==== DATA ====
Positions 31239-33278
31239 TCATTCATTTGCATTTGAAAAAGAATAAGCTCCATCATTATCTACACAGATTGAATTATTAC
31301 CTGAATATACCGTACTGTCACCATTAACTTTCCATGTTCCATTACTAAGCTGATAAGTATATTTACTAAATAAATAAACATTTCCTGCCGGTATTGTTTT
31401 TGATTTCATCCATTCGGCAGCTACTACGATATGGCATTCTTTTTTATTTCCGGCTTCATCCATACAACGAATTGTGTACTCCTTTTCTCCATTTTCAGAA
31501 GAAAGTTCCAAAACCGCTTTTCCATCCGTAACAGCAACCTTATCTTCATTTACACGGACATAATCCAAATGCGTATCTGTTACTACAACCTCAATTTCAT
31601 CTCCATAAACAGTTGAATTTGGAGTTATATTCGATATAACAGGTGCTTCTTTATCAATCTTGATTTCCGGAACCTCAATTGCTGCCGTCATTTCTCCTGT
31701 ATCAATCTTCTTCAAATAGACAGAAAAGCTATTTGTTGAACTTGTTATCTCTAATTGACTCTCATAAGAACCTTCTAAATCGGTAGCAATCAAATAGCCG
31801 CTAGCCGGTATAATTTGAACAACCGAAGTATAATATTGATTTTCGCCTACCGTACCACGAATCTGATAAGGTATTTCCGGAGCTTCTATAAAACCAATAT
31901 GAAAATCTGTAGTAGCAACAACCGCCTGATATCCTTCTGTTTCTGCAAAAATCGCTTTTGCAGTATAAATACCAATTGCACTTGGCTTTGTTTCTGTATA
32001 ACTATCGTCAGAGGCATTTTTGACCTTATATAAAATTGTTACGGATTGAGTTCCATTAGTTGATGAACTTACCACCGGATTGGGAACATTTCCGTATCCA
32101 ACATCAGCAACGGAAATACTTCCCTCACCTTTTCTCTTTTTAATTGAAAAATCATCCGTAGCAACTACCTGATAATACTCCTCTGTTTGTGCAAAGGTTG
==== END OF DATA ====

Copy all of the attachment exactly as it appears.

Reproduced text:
Positions 31239-33278
31239 TCATTCATTTGCATTTGAAAAAGAATAAGCTCCATCATTATCTACACAGATTGAATTATTAC
31301 CTGAATATACCGTACTGTCACCATTAACTTTCCATGTTCCATTACTAAGCTGATAAGTATATTTACTAAATAAATAAACATTTCCTGCCGGTATTGTTTT
31401 TGATTTCATCCATTCGGCAGCTACTACGATATGGCATTCTTTTTTATTTCCGGCTTCATCCATACAACGAATTGTGTACTCCTTTTCTCCATTTTCAGAA
31501 GAAAGTTCCAAAACCGCTTTTCCATCCGTAACAGCAACCTTATCTTCATTTACACGGACATAATCCAAATGCGTATCTGTTACTACAACCTCAATTTCAT
31601 CTCCATAAACAGTTGAATTTGGAGTTATATTCGATATAACAGGTGCTTCTTTATCAATCTTGATTTCCGGAACCTCAATTGCTGCCGTCATTTCTCCTGT
31701 ATCAATCTTCTTCAAATAGACAGAAAAGCTATTTGTTGAACTTGTTATCTCTAATTGACTCTCATAAGAACCTTCTAAATCGGTAGCAATCAAATAGCCG
31801 CTAGCCGGTATAATTTGAACAACCGAAGTATAATATTGATTTTCGCCTACCGTACCACGAATCTGATAAGGTATTTCCGGAGCTTCTATAAAACCAATAT
31901 GAAAATCTGTAGTAGCAACAACCGCCTGATATCCTTCTGTTTCTGCAAAAATCGCTTTTGCAGTATAAATACCAATTGCACTTGGCTTTGTTTCTGTATA
32001 ACTATCGTCAGAGGCATTTTTGACCTTATATAAAATTGTTACGGATTGAGTTCCATTAGTTGATGAACTTACCACCGGATTGGGAACATTTCCGTATCCA
32101 ACATCAGCAACGGAAATACTTCCCTCACCTTTTCTCTTTTTAATTGAAAAATCATCCGTAGCAACTACCTGATAATACTCCTCTGTTTGTGCAAAGGTTG